Why I Don’t Own a Mercedes SLR Convertible

Cars. Don’t trust them.

Age I was when we got a white Oldsmobile Cutlass: 4

Age I was when the very same Oldsmobile Cutlass became mine: 16

Random warning lights coming on in my minivan that mean exactly nothing: 2

Cars and I have trust issues.

I did not grow up around people who worshipped cars. No one in my family scooted themselves handily underneath a Mustang or got greasy fingers or patted the hood and said, “She’s a peach.”

I grew up in the kind of family where, when we went for long trips in the car, we inevitably ended up in the McDonald’s drive thru with my dad ordering a cup of cold tap water (for the car) and two Dr. Peppers (for my mom and me), the smoke billowing up from under the hood.

Later, from about age 7 to age 11, we owned a creamy yellow Volkswagen Beetle that made us backseat passengers feel like we were riding on top of a lawnmower engine. The seats were some kind of plastic-y hard material that never smelled quite right.

It didn’t have a gas gauge that worked, a point of contention between my mom and dad. They were each supposed to keep track of when they put gas in the car, and you can imagine how well that worked out.

One day, when my dad was out of town, my mom had to drive me to the pediatrician’s office, which was clear on the other side of Atlanta. On our way back, through a gorgeous richie-rich area of sprawling lawns and long driveways, the car gave a sputter and graciously rolled onto the beautifully-maintained grass of Old Money.

My mom was not in a good mood at this point.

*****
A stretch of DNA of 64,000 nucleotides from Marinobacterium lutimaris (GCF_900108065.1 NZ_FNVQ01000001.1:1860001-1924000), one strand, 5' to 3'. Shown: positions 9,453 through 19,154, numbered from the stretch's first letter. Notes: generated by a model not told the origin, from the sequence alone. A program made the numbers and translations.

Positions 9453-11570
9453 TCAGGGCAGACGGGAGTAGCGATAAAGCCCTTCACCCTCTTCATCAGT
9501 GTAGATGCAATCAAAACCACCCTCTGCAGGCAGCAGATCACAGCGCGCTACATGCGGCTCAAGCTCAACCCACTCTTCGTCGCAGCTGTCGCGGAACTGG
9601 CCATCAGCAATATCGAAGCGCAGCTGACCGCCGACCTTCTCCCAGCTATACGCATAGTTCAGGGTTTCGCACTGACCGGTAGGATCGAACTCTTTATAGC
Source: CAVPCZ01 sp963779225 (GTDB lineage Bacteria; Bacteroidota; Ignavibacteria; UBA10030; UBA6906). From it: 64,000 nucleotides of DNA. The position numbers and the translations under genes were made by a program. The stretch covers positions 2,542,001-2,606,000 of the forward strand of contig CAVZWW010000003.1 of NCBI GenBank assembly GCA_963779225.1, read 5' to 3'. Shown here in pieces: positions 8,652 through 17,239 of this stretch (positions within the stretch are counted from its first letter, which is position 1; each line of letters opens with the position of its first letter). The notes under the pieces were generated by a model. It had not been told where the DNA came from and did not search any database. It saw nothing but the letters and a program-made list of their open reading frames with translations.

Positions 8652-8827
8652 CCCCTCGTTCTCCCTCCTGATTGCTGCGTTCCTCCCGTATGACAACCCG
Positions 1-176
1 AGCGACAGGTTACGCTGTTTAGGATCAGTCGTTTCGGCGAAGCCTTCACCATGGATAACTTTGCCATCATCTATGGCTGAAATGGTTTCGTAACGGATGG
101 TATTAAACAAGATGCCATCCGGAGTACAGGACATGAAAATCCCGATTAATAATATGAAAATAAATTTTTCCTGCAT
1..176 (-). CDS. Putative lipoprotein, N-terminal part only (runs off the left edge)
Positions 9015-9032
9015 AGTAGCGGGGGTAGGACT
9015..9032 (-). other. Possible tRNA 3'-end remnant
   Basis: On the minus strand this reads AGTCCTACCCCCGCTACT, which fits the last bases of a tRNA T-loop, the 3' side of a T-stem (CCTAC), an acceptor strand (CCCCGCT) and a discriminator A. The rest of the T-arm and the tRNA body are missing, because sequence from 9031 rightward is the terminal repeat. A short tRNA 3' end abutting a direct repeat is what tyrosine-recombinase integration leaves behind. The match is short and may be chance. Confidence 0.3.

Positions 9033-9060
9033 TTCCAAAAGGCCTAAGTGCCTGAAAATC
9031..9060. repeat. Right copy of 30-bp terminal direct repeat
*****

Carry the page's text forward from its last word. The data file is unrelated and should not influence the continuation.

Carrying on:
We had to knock on the door of Mrs. Old Money, who was certain we were criminals. It might have made her feel better to know that the getaway car was not exactly able to get away. Always an issue for true criminals. I, however, would have been glad to hang out in her air conditioned kitchen for hours. The Beetle was like a malevolent oven; a loud, plastic oven. The back windows did not roll down.

That car long gone, I was lucky to get a car when I turned 16. It wasn’t the Beetle (hooray!), but a large, white Oldsmobile that we’d had since I was four.

It had a plaid interior.

And it could seat 17 of my closest friends.

When I drove it, I repeated over and over: I am building character. I am building character.

I built a lot of character while I was in high school.

One morning after a sleepover at a friend’s house, I offered to go get doughnuts. My friend went with me. As we rolled up to a stop sign, my car decided it was tired. And cold. And would not start again.

In the era before cell phones, this necessitated knocking on some random person’s home early on a Saturday morning.

I’m starting to see a pattern here: I became a social person because our cars didn’t work. Is my extroversion due to unreliable cars?

Discuss.

While I was growing up, my dad drove a lot. Commuting was not what he considered a fun time. He parked in this big, scary place he called “The Pit.” It was one of those places with lots of graffiti, little ambient light and a plethora of potholes. It did not gain your confidence.

When I was in college, my dad’s car got stolen. You might wonder if the car was a Porsche or a Ferrari.

It was a blue Oldsmobile that had been my grandmother’s.

When it was recovered two weeks later, the only things missing were my sister’s mix tapes and a whole bunch of tapes of the “Police.” I have to wonder if the car thieves were weirded out or really liked “Roxanne.”